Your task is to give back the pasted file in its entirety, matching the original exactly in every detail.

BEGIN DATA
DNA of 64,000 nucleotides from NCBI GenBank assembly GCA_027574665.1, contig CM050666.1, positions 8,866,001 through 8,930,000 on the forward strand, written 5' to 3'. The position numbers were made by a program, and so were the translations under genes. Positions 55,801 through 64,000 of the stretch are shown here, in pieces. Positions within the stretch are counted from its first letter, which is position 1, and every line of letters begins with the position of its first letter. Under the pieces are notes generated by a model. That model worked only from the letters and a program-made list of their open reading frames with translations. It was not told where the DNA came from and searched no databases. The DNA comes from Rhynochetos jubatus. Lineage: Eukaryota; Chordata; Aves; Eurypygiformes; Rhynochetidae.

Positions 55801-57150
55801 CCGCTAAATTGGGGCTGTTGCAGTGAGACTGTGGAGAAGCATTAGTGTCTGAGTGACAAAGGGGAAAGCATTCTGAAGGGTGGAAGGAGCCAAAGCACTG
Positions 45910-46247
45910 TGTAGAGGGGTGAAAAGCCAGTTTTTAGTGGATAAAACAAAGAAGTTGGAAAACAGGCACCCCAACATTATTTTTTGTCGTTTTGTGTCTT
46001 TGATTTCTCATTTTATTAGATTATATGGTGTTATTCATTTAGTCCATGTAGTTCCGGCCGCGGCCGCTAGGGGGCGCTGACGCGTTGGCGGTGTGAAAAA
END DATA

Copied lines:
DNA of 64,000 nucleotides from NCBI GenBank assembly GCA_027574665.1, contig CM050666.1, positions 8,866,001 through 8,930,000 on the forward strand, written 5' to 3'. The position numbers were made by a program, and so were the translations under genes. Positions 55,801 through 64,000 of the stretch are shown here, in pieces. Positions within the stretch are counted from its first letter, which is position 1, and every line of letters begins with the position of its first letter. Under the pieces are notes generated by a model. That model worked only from the letters and a program-made list of their open reading frames with translations. It was not told where the DNA came from and searched no databases. The DNA comes from Rhynochetos jubatus. Lineage: Eukaryota; Chordata; Aves; Eurypygiformes; Rhynochetidae.

Positions 55801-57150
55801 CCGCTAAATTGGGGCTGTTGCAGTGAGACTGTGGAGAAGCATTAGTGTCTGAGTGACAAAGGGGAAAGCATTCTGAAGGGTGGAAGGAGCCAAAGCACTG
Positions 45910-46247
45910 TGTAGAGGGGTGAAAAGCCAGTTTTTAGTGGATAAAACAAAGAAGTTGGAAAACAGGCACCCCAACATTATTTTTTGTCGTTTTGTGTCTT
46001 TGATTTCTCATTTTATTAGATTATATGGTGTTATTCATTTAGTCCATGTAGTTCCGGCCGCGGCCGCTAGGGGGCGCTGACGCGTTGGCGGTGTGAAAAA